You have purchased a ring set with a gorgeous diamond. The paperwork for the diamond had stated that the diamond is Canadian. This is great… The gem is of Canadian origin, it had spent billions of years in North West Territories. Discovered somewhere down the line between now and 1991, cut, manufactured, certified and branded and finally set in the ring you see in front of you. How do you really know that the diamond you have purchased is Canadian?
The Canadian diamond brand has a real problem of the identity. It’s remarkable really but today we have a number of Brands and certificates out there in the retail environment all promising that the diamond you are purchasing is indeed Canadian. The marketplace had figured out to give consumers a shiny piece of paper with the symbols of Maple Leaf, serial numbers grades and measurements. Colour, clarity cut and value descriptions yet it simply forgot to give a piece of mind and a trackable sustainable solution to the Canadian Diamond brand.
I wanted to explain certain points about Canadian diamond certification that you as a consumer might not immediately grasp.
For the diamond to be CANADIAN, it needs to be TRACEABLE. Which means there needs to be paper or digital trace that follows the rough diamond from the point of extraction to the cutting facility to the sorters table, all the way through to the gemological laboratory and the wholesaler’s office. Even all the way until you find yourself in front of a retailer and the last 20 inches where he or she will pass you the ring, appraisal, diamond certificate and all appropriate Canadian Diamond documentation. All across the board, the diamonds origin can and must be traceable. You Must be able to track your diamond to the time, date and place of its extraction from the ground. The original weight of the rough diamond must also be listed.
Here is what a traceable Canadian diamond information looks like.
You as a consumer have to understand that if the diamond has Canadian origin paperwork and is even laser inscribed with the maple leaf and serial number, this does not make the diamond of Canadian origin.
Let me say this again. Laser inscription and branded certificate alone is not sufficient enough information for the diamond to be called Canadian.
Currently, on the market, there are 3 real ways for the diamond to have certified Canadian origin.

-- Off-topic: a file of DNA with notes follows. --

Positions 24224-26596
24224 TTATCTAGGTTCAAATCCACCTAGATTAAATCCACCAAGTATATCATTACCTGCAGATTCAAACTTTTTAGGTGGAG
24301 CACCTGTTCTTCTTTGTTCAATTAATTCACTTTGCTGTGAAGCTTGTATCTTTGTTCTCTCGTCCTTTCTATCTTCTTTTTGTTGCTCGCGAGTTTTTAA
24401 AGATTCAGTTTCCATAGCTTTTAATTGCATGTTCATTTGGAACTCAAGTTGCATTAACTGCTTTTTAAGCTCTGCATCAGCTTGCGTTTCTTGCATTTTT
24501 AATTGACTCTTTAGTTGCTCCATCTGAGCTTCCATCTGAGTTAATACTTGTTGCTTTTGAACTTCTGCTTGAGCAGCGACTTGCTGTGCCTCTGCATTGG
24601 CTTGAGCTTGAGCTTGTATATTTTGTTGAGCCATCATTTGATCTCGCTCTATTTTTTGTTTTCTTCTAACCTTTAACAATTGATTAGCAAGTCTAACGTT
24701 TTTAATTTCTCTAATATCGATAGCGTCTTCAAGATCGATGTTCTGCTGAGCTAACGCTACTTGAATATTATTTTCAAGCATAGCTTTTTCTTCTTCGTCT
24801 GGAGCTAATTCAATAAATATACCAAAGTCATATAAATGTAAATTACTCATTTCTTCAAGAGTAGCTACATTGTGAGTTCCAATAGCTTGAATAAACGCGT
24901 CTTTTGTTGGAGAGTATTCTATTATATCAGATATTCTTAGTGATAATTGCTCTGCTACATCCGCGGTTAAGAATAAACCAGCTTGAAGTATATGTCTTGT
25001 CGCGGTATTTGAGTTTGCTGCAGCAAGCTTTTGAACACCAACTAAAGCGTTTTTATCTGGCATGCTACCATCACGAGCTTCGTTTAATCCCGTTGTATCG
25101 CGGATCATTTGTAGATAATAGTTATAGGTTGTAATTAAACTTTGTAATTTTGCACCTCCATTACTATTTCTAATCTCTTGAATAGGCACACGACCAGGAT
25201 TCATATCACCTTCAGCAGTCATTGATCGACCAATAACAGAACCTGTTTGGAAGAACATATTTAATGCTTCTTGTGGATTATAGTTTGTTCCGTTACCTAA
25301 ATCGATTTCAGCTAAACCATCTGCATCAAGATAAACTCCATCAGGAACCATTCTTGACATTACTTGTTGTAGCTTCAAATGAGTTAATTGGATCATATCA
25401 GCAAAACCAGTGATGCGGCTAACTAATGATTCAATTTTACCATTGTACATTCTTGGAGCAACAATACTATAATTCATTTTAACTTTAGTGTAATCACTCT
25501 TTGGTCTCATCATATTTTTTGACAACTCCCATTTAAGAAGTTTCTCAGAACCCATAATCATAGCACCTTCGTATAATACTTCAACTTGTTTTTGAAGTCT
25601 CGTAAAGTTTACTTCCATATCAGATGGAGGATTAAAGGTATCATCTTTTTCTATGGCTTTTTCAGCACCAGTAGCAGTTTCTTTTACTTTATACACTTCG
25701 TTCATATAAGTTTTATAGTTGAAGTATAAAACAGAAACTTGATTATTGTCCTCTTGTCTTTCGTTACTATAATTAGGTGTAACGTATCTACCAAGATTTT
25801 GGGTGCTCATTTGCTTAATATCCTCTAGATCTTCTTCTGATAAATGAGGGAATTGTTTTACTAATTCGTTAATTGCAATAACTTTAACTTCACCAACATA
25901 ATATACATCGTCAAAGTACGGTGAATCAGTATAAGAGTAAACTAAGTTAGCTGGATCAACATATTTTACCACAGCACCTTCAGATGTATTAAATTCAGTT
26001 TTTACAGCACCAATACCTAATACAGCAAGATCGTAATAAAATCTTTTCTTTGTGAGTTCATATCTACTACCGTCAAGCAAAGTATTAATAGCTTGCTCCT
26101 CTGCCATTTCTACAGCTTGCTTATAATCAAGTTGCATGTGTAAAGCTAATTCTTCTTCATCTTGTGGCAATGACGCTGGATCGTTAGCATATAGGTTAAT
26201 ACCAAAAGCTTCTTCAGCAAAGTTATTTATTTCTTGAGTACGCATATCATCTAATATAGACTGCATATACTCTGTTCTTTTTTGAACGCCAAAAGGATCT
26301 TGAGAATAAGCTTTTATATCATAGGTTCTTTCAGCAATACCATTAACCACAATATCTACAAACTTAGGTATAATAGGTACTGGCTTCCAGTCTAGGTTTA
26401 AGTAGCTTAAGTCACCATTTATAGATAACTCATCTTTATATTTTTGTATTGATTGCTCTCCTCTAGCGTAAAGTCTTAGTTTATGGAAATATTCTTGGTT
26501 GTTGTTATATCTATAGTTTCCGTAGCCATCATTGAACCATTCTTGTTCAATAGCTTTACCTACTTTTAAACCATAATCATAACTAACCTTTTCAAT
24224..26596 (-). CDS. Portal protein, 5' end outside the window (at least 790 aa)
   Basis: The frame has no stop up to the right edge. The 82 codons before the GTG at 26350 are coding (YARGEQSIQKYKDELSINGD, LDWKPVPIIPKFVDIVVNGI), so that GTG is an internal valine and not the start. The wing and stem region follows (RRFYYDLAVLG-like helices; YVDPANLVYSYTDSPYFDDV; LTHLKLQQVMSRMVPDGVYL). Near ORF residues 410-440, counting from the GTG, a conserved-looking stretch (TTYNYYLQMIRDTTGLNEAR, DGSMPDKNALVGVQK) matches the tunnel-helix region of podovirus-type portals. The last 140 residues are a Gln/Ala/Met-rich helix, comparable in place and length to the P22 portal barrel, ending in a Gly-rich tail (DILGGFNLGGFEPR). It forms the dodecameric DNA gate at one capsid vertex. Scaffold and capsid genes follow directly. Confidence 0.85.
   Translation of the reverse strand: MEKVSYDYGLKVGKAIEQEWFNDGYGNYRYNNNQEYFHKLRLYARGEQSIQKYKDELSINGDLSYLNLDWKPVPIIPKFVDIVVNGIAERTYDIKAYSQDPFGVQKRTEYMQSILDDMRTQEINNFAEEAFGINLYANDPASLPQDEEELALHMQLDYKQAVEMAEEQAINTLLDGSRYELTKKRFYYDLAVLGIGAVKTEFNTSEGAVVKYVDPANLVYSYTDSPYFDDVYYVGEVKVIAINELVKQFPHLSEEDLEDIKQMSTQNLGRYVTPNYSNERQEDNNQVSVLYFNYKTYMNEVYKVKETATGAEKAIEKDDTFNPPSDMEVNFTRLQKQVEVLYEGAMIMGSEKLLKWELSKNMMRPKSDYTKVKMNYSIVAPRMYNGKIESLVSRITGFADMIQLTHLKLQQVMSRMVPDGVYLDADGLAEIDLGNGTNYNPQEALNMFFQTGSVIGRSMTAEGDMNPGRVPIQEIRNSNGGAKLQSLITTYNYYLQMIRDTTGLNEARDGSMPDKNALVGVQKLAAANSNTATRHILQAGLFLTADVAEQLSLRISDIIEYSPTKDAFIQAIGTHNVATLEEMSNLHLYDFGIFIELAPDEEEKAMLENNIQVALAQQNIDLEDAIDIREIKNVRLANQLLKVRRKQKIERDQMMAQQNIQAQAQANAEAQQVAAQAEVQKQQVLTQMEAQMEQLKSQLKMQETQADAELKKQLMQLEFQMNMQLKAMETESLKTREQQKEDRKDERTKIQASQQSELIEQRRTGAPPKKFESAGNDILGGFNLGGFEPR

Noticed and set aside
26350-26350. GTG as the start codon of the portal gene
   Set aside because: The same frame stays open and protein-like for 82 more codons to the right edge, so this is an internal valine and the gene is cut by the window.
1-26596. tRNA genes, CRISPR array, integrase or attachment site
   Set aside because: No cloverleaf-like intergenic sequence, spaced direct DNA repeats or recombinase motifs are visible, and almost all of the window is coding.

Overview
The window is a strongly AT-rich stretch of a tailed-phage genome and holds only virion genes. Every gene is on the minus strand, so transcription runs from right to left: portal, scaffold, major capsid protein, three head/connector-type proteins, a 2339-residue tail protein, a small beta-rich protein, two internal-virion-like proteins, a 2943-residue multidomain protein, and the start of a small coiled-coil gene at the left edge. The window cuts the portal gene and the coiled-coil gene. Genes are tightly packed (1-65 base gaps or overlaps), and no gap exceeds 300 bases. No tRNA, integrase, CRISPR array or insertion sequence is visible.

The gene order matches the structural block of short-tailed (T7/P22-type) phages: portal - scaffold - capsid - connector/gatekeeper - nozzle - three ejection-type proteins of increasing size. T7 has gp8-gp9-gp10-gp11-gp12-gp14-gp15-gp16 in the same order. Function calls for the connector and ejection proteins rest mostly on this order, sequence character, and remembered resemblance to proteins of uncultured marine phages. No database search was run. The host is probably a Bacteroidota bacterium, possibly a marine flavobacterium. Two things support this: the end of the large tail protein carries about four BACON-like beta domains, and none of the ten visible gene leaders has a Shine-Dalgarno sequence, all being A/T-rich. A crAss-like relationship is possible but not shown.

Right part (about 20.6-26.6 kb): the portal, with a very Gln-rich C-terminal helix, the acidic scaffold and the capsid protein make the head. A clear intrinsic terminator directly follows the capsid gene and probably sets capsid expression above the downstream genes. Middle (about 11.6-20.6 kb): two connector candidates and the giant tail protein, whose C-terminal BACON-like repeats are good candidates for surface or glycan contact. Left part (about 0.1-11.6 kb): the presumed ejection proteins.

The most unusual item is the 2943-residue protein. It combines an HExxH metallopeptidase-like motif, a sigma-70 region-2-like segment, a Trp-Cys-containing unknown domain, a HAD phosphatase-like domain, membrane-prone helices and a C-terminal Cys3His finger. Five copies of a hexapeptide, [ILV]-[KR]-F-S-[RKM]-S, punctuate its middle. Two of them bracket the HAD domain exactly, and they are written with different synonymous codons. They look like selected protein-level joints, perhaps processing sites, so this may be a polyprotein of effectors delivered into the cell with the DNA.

1) All diamonds sold with the claim that they are Canadian MUST have a logo of “Canadian Diamond Code of Conduct”, visible on the certificates.
I have attached the copies of certificates for my stones and you can clearly see the red square with Canadian Code of Conduct logo.
Do you have that on the certificate you are given? If not the stone is NOT Canadian.
2) The purveyor of the diamond must be listed as a member of Canadian Code of Conduct. Has their brand registered through the organization. All paperwork in terms of the locality and diamond origin is kept manually by the purveyor. This system was proven on multiple occasions to have problems. Essentially you have a diamond and an unsubstantiated piece of beautiful paper that follows the stone and claims it’s Canadian origin. The fact that the stone is not traceable makes it cheaper but also should make a consumer less confident about the true origin of the diamond.
3) The Canadian code of conduct branded certificate remains and important factor but the fact that the diamond can be TRACED directly to the mine of the origin as well as the original rough weight and date and location of the mine extraction listed, makes these diamonds traceable true Canadian and therefore more expensive.
Here is the web page where you can trace the diamonds.
These diamonds are also certified by the GIA and Pure Diamond can sell it to you at the quoted prices.
The links could be found here
Here are the numbers for the GIA certified diamonds I am currently selling, you can trace these diamonds at the above web page to see when the original rough diamond was mined and when it was manufactured into the faceted gemstone.
In simple terms of you are OK with just the piece of paper confirming the Canadian origin of your diamond its ok.
But if you would like your diamond to have a certified and traceable Canadian origin, you will have the piece of mind.